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Flexible CdTe Achieves Top Photovoltaic Efficiency

Empa, a research institute for material sciences and technology development based in Dübendorf, Switzerland, has demonstrated a photovoltaic conversion efficiency of 13.8 percent using Kapton, a colorless polyimide film from Dupont film. This leapfrogs the institute’s previous world record of 12.6 percent and nears that of glass. The company is currently developing Kapton for use as a flexible superstrate for cadmium telluride (CdTe) thin film photovoltaic (PV) modules. The film is over 100 times thinner and 200 times lighter than the weight of glass typically used for photovoltaics.

CdTe is a compound semiconductor consisting of the metal cadmium and the semiconductor tellurium, in a ratio of 1:1. The bandgap of CdTe is about 1.5 eV, which is close to the optimum for conversion of sunlight to electricity. Additionally, the material is very stable chemically and against heat. The absorption characteristics of this material make it an excellent candidate for the use in photovoltaic applications. The material deposition is very easy with varying technologies and thus allows high throughput in production.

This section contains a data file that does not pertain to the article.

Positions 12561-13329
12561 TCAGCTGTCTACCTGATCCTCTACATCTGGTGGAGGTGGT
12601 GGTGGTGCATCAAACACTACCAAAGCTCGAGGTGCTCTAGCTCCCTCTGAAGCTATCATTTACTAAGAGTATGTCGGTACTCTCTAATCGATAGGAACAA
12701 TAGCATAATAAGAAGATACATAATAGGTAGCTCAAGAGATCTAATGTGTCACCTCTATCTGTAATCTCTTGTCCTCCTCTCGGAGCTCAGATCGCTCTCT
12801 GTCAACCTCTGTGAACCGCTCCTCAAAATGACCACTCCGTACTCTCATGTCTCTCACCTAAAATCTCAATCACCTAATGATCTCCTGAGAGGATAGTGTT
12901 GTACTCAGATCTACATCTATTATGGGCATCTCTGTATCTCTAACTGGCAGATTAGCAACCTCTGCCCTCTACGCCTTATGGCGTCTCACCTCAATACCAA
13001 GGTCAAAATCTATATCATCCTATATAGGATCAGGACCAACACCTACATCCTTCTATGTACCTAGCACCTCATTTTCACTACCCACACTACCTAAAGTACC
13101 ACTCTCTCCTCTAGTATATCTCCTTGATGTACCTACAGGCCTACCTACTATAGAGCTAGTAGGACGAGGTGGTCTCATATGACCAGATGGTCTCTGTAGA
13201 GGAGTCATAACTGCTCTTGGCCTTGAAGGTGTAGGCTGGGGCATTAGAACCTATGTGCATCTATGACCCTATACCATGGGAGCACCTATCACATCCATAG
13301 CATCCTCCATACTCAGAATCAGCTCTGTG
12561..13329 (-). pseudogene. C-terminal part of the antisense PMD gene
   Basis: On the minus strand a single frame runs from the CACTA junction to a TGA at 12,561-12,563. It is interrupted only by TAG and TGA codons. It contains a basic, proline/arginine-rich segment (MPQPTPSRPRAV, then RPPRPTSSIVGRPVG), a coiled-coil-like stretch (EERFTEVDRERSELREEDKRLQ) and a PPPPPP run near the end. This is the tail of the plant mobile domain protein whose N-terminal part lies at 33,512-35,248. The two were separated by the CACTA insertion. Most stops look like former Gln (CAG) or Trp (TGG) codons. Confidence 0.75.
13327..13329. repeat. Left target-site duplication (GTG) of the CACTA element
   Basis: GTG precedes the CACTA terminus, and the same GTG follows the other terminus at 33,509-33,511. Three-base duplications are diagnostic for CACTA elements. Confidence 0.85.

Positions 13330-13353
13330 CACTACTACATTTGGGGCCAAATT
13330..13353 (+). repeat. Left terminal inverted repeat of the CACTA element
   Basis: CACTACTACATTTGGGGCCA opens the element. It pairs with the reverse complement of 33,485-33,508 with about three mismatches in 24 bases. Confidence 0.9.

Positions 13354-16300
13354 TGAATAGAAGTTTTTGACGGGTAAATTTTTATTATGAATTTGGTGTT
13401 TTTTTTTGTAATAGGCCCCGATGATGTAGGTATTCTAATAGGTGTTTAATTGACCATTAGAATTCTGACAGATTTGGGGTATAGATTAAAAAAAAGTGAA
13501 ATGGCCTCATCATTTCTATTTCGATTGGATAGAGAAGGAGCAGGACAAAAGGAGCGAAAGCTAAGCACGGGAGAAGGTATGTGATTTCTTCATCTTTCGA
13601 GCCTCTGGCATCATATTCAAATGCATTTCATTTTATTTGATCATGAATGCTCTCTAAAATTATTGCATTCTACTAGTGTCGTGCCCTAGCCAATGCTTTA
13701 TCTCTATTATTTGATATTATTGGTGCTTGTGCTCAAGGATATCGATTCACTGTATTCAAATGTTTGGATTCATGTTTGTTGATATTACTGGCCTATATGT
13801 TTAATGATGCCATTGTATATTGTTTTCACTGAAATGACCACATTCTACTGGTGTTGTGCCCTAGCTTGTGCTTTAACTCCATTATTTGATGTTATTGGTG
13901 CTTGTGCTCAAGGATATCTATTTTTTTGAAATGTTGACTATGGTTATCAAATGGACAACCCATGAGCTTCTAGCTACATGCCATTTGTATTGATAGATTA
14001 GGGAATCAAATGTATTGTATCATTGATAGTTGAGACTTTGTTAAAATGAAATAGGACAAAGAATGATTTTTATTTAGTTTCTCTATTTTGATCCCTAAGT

Empa is involved in the research and development of high-efficiency thin film solar cells with emphasis on novel concepts for enhancing the performance of solar cells, simplifying the fabrication processes, and advancing device structures for next generation. They have been doing groundbreaking work in developing and optimizing a low deposition temperature (<450°C) process for high-efficiency CdTe solar cells on glass (15.6 percent efficiency) and polymer film (12.6 percent efficiency) and now 13.8 percent using Kapton. The Kapton material polyimide film enables lightweight, flexible CdTe solar modules.

There are inherent advantages in transitioning to flexible, film-based versus rigid glass CdTe systems. High-speed and low-cost roll-to-roll deposition technologies can be applied for high throughput manufacturing of flexible solar cells on polymer film as substrates. This new film may enable significantly thinner and lighter-weight flexible modules that are easier to handle and less expensive to install, making them ideal for applications including building integrated photovoltaics.